Lambda Legal, along with other health advocacy and medical care groups, urges the Department of Health and Human Services to withdraw or significantly revise proposed federal regulations that could increase discrimination against LGBT and HIV-positive patients.
Lambda Legal and the National Coalition for LGBT Health, along with other health advocacy and medical care groups, submitted comments to the Department of Health and Human Services (HHS) regarding proposed expansions to federal rules that could seem to invite increased discrimination against LGBT and HIV-positive patients.
The proposed regulations, which HHS claims are intended to clarify religious nondiscrimination protections for Department employees and those of organizations receiving department funds are far too broad and vague, and may lead grantees to violate other federal or state laws. That scenario, the groups say, is great cause for concern.
Anti-LGBT bias remains a problem among health care providers and, unfortunately, religious disapproval of gay people frequently contributes to that. Earlier this year, the California Supreme Court ruled that religion cannot be used as a legal excuse for doctors to deny an Oceanside lesbian infertility treatment, enforcing her right to be treated equally with other patients who face the same health-care needs. In its unanimous decision, the court made clear that California’s law prohibiting this discrimination must be followed, rejecting the doctors’ claim that they were exempt from the state’s civil rights law because of their fundamentalist Christian beliefs.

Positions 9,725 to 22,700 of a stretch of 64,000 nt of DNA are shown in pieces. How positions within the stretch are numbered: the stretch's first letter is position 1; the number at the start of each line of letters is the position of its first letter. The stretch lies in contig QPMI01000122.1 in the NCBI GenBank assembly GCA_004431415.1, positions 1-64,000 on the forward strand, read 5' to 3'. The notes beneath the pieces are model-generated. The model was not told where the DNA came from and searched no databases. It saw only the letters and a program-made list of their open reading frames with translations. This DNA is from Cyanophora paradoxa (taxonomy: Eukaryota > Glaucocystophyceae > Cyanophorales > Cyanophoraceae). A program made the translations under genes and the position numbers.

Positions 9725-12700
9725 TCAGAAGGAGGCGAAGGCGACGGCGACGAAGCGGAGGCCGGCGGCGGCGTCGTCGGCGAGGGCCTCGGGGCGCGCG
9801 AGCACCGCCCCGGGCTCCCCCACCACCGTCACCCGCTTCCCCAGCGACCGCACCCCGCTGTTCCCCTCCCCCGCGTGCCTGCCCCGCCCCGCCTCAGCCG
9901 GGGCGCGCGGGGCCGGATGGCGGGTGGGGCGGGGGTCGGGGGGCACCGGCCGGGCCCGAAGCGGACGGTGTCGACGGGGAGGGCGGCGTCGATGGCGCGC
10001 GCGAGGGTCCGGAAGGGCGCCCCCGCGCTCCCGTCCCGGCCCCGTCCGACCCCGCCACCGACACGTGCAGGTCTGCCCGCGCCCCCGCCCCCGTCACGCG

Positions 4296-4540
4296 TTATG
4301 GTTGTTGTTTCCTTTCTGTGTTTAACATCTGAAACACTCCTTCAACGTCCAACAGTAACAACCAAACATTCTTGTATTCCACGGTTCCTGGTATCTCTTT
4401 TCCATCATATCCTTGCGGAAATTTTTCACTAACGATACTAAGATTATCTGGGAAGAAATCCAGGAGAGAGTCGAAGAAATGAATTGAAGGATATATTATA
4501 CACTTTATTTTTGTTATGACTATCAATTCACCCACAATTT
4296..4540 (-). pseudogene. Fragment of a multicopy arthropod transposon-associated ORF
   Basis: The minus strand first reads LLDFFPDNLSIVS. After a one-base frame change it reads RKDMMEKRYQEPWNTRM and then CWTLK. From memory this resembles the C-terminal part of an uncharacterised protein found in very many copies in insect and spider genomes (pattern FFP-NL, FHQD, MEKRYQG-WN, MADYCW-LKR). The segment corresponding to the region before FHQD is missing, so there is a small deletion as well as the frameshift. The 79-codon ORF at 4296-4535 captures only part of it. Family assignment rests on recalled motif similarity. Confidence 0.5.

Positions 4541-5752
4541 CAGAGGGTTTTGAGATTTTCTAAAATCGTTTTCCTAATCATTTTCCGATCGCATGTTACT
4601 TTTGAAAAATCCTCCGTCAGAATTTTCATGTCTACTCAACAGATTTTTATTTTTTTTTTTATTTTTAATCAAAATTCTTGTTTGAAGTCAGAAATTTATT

The proposed HHS regulations could cause confusion in everything ranging from who receives care to which organizations can receive federal funding, and could result in federally funded programs and health care providers inappropriately refusing to treat LGBT and HIV-positive patients in a medically sound, respectful manner.
“Patients with HIV already often face the added stigma of homophobia,” says Bebe Anderson, director of Lambda Legal’s HIV Project. “These proposed rules address too many separate issues to do anything but create massive confusion. For people with HIV, who could be left open to religiously-based discrimination or harassment, that’s a dangerous prescription.”